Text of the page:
Hip-hop has, since it's explosive arrival, been an amazing documentary source. From Wu-Tang to Jay-Z to Lauryn Hill, hip-hop has never even come close to loosening it's grips on lyrical prowess to any other music art form, arguably any other art form period. I haven't seen a movie or read a book that can as closely detail the horror of NYC's crack wars in the '80s than Liquid Swords. No movie, book, or news report has come within an afro pick of a distance to the intensity of being looked down upon and past in a world of violence, corruption, angst, and rage than Strait Outta Compton. It is amazing at detailing the world around us. In fact, one of the charging reasons why the information of what exactly is going on out "there" (meaning our own backyards, right past the multi-million dollar downtown lofts) is because of hip-hop. Everyone knows the deal of what's happening; drive down the highway and people can point out the ghettos. Businesswomen and men reclining back in the chairs for a moment can spot the "no fly zones" just right beyond. Anybody can easily recreate a gang shootout or looting or a bum getting beaten within an inch of his life. Than why the hell isn't anything being done about it?

There is something chilling about the fact that we can identify a ghetto and laugh about it. And I don't mean laugh about it in the sense of staring it down, overcoming it, but in a "Aw shucks" way, as if it's an everyday thing much like crammed traffic or waiting for a burrito to fully cook. What isn't hip-hop doing to fully grasp people and scream, "Wake up!" Take a look at the record I'm listening to right now, Fishscale by Ghostface. The album is brimming with dark tales from the hood that blow up into terrifyingly violent eruptions. It makes for an amazing song, but fucking disgusting reality. Ghostface's content may or may not be ficticious but the reality of the situation is balls on tight. Is it a good thing that people are getting shot over crack? Of course not. Than why aren't we taking these songs as seriously as we should be, beyond just being good party starters (or stoppers for the matter) or whatever?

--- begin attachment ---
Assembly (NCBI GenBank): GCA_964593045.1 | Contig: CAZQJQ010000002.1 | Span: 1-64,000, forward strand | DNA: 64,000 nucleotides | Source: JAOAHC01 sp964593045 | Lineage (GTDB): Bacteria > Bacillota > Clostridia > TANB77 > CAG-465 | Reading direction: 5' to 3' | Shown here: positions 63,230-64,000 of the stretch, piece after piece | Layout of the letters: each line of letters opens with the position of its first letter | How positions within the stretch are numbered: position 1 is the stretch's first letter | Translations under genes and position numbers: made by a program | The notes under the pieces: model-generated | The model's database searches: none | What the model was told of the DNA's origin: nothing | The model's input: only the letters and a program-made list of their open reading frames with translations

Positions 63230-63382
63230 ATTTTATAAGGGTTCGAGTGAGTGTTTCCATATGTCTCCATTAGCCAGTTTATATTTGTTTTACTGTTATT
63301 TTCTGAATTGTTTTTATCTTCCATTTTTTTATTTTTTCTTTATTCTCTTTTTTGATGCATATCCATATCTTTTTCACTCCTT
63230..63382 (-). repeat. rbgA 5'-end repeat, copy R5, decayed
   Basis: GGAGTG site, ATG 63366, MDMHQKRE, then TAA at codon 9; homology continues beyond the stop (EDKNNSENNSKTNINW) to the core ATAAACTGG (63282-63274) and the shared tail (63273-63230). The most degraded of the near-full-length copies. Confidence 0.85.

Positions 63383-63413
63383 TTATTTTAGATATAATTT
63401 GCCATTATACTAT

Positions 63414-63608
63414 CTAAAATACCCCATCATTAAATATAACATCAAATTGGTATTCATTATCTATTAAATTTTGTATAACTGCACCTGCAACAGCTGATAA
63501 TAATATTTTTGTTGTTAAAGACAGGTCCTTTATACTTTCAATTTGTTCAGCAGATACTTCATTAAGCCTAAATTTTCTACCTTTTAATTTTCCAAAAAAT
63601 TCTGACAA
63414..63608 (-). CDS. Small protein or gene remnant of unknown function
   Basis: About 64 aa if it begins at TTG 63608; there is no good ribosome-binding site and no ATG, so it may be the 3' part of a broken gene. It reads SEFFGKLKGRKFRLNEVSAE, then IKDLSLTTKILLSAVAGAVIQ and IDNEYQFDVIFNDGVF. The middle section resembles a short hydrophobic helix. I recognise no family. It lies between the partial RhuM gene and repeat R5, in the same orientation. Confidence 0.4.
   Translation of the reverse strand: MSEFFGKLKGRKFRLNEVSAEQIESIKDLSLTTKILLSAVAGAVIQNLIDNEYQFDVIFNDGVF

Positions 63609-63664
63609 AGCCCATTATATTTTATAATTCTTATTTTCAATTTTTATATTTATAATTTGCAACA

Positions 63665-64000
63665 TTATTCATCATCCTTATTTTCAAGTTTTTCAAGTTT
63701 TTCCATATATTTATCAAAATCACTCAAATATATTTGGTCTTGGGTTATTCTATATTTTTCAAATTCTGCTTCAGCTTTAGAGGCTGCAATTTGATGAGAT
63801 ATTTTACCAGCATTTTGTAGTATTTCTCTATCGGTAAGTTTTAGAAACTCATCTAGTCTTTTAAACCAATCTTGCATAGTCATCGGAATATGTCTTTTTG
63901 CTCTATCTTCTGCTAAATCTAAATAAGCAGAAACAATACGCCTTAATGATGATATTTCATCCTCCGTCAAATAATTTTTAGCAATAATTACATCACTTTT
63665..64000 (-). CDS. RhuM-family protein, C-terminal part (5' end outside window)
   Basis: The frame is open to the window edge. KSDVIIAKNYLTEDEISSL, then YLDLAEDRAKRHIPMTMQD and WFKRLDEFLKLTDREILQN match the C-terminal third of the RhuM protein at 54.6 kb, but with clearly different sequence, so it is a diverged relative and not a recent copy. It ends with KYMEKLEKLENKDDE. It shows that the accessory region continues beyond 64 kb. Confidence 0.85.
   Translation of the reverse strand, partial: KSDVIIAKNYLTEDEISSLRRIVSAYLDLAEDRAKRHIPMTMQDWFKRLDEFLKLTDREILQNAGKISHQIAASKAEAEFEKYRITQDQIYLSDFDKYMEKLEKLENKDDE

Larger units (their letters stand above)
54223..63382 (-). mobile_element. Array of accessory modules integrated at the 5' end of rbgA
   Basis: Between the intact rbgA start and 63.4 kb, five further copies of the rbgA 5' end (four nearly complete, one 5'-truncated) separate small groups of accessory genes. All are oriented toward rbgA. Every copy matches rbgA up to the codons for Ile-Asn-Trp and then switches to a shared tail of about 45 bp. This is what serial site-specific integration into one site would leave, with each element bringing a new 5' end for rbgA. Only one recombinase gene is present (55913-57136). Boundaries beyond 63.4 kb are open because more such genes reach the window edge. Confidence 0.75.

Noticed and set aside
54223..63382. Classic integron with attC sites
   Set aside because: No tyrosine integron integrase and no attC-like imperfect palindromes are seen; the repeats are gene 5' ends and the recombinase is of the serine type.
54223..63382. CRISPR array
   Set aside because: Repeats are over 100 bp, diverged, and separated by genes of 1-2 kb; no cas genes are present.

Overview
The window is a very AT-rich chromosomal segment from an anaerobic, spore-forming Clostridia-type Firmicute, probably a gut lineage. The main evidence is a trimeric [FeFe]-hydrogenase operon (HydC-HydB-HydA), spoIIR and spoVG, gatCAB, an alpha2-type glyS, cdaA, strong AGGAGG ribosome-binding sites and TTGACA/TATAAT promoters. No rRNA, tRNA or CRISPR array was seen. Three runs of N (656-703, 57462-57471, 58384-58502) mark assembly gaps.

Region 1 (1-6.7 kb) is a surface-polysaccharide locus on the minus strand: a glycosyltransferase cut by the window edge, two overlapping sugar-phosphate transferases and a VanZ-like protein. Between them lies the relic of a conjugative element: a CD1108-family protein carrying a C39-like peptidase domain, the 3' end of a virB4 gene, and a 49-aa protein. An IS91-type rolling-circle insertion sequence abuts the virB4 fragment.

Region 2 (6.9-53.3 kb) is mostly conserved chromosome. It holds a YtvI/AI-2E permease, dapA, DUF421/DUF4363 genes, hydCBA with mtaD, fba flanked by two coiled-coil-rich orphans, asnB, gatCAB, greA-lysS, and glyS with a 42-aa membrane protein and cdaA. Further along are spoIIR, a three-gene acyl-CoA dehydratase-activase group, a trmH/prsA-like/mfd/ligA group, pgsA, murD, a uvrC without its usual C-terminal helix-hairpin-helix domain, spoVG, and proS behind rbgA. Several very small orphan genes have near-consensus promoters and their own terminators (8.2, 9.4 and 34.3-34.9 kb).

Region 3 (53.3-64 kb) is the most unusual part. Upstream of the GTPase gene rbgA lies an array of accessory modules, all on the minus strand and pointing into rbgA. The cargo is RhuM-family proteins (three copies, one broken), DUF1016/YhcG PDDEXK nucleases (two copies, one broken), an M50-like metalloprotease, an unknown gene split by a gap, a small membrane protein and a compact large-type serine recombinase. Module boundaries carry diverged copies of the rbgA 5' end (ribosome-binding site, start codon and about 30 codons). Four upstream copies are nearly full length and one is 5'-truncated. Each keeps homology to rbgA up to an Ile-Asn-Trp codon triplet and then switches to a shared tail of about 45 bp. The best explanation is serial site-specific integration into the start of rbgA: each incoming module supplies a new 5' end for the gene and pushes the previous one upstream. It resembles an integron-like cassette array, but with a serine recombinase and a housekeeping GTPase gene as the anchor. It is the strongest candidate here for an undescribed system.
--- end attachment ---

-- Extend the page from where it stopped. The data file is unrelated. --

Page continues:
Maybe it's the fact that serves itself mostly as a documentary source. A lot of the times it falls the ideals of what a lot of artists think- art serves as mirror for the times around us and clear pool to see ourselves in. But that is not all art can be. It can be a mirror ball for not just the way it is but the way it can be. My all time favorite music has been composed by U2. Listen to something like Where the Streets Have No Name; it doesn't just document the time, that feeling, but the hint of the possibilities of what can be, not just what is.

Now, of course, hip-hop raises it's voice a lot; it's not some politician on the hill pointing fingers with one hand, stuffing it's mouth with caviar with the other. But no one has fully risen to the point standing up like Atticus Finch and put up a real fight for what can be done. It will happen, maybe already has and I haven't heard it (or have and didn't read the scribes deep enough). Either way, it can't come soon enough.